“Economics was my most challenging subject as I [only] picked it up in fifth form,” Nathan shared. “Not having the luxury of being taught for two years, it was really a race against time to cram the entire syllabus into my head before the exam. I hadn't finished the syllabus and I was not that confident about my SBA.”

Gabrielle Findlay – 9 0nes

School: Wolmer

Not only did 17-year-old volleyball player Gabrielle Findlay have a clean sweep of her subjects, the majority of them were with straight 'A' profiles. She sat mathematics, English language, English literature, information technology, biology, chemistry, physics, principles of accounts, and principles of business.

Findlay, who will be pursuing the pure sciences in CAPE on her quest to become a pharmacist, gave her advice to incoming CSEC students: “Maximise on attaining the 20 per cent from all your SBAs and then follow the syllabus and study what's in there,” she said.

Saevion McFadden – 9 ones

School: Ardenne High School

He is only 17, but McFadden already has his eyes set on becoming an attorney, and these results mark only the beginning of his trail of excellence. He sat mathematics, English language, information technology, chemistry, physics, Caribbean history, French, principles of business, and technical drawing.

Living by the mantra, “Your comfort zone is your failure zone”, a quote once said by his principal, Miss Nadine Molloy, McFadden juggled his school assignments along with extracurricular activities. He was President of the debating society and an active member of the music club and Ardenne Times Newspaper.

When asked how he prepared for his exams, McFadden explained that he was dedicated to his studies. This included staying up late and staying away from distractions that would deter him. Focused, driven and determined are just few words to describe McFadden.

Monique Wilson – 9 ones

School: Wolmer's Girls'

Wilson's list of subjects are mathematics, English A, English B, electronic document preparation and management (EDPM), family and resource management, geography, human and social biology, information technology and social studies.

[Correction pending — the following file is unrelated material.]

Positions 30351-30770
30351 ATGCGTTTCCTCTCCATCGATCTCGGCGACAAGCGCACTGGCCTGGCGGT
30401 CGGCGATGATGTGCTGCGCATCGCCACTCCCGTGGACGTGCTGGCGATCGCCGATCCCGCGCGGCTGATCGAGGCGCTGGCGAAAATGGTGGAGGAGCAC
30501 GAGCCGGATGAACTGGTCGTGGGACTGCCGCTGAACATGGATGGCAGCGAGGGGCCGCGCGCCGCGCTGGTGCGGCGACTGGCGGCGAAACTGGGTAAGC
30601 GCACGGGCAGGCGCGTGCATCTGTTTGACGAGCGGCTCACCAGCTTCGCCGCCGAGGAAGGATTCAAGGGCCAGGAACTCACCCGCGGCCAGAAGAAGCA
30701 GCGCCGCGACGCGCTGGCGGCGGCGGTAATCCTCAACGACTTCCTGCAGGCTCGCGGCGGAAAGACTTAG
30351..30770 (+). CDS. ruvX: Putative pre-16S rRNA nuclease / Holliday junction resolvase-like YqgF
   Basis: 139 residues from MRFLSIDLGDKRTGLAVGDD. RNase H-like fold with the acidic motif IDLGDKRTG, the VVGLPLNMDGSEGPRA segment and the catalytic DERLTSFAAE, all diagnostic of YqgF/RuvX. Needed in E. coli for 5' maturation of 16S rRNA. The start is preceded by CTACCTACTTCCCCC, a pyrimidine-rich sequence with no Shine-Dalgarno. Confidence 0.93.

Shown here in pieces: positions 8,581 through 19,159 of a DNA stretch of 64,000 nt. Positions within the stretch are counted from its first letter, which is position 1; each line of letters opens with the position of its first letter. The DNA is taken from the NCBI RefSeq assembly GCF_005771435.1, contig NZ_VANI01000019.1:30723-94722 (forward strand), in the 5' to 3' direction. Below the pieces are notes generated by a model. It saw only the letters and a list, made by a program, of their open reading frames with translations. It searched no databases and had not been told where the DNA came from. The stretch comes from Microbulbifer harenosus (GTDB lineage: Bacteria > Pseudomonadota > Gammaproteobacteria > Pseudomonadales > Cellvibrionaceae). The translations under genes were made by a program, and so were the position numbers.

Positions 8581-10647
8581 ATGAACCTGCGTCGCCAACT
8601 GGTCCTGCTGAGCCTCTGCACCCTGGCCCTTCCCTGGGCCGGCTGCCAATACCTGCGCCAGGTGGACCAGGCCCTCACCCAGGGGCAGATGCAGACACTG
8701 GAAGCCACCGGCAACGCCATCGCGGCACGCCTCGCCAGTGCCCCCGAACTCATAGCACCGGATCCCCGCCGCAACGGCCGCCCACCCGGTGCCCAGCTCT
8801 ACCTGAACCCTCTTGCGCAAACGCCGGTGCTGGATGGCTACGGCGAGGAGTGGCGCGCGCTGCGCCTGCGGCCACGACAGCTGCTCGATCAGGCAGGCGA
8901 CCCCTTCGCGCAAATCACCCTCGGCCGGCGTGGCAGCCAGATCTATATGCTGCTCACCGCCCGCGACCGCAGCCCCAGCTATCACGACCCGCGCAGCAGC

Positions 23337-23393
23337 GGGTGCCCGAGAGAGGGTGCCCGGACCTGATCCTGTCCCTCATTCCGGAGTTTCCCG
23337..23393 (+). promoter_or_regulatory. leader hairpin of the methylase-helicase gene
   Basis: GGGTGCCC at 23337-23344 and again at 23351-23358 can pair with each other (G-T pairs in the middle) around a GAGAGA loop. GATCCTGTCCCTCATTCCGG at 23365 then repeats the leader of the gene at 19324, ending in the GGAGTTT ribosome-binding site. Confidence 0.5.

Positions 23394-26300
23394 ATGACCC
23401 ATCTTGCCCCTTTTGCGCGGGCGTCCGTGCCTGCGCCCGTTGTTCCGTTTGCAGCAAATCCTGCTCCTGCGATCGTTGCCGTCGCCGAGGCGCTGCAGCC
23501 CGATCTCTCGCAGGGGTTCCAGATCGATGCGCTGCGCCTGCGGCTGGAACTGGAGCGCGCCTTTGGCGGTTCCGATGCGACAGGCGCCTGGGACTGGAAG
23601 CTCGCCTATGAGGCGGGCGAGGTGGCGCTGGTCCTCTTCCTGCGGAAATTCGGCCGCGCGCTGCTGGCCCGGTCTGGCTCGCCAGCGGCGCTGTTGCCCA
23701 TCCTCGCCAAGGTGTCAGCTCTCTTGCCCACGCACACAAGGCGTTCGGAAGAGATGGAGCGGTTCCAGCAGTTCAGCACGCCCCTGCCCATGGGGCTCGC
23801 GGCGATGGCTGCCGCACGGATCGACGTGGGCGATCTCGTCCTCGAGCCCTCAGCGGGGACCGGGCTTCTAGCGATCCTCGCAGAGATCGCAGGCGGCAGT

“I ensured that I used the syllabus as a guide so I didn't miss any topic,” the young genius told teenAGE. “In addition, I practised multiple past paper questions for every subject for a feel of the exam questions. Also, I had my education as my main priority, and surrounded myself with friends who had the same priority.”

She shares these tips with next year's batch of students: “Ensure that your School Based Assessments (SBAs) are done to the best of your ability as they contribute a lot to your final grade. Make sacrifices for these exams because the results, in the end, will be worth it. Furthermore, if you aren't performing well in a subject, invest more time in that subject to avoid failure. Also, practise a lot of past papers because they will be extremely useful for the exam.”

Kelcya Nation – 8 ones

School: St Andrew High

Copping ones in English Language, English Literature, mathematics, biology, Spanish, economics, principles of accounts and principles of business showed that Nation's best was surely good enough.

For her, English Literature was very challenging. She said that even though she has always been enamoured with the beauty of words, and blessed with the ability to meticulously analyse literature pieces, her grades throughout the year didn't reflect the appreciation and effort she had put in for the subject. However, she took Thomas Edison's advice that “there is no substitute for hard work”, and continued trying.

Nation spent her lunchtime in the library studying so that she would not fall behind in her studies. She also highlighted the importance of organisation for success, explaining that keeping track of handouts and other study materials were essential as they had all the necessary information needed to attain success.

She urges persons who will be sitting examinations soon to build positive habits. Nation explained that at the start of Grade 11 everyone is usually motivated, however, the motivation fades but the habits formed do not. “Though it's not easy to study or do homework one must persevere and try very hard so that they will be happy about their results in the end,” she told the teenAGE Observer.

Akkeem Polack – 8 ones

School: St. Jago High

St Jago High School student Akkeem Polack is testament to his school motto: work conquers all. He achieved ones in eight of the nine CSEC subjects that he sat. These are English language, Spanish, mathematics, information technology, principles of accounts, principles of business, physics and chemistry. The attained a grade two in his ninth subject, English literature.

“I created a time table to include everything,” Nathan said of his study technique. “It included things like the time for studying each subject, Netflix time and even the breaks I'd take. I also studied with friends over the phone and had study sessions at the St Catherine Branch Library. Additionally, prayer was very important as I prayed every night before I tried studying.”

Writers: Isheba Cornwall, Akeelia Richards, Nathan Walker, Akkeem Polack and Kemal Forde. Co-ordinated by Candiece Knight.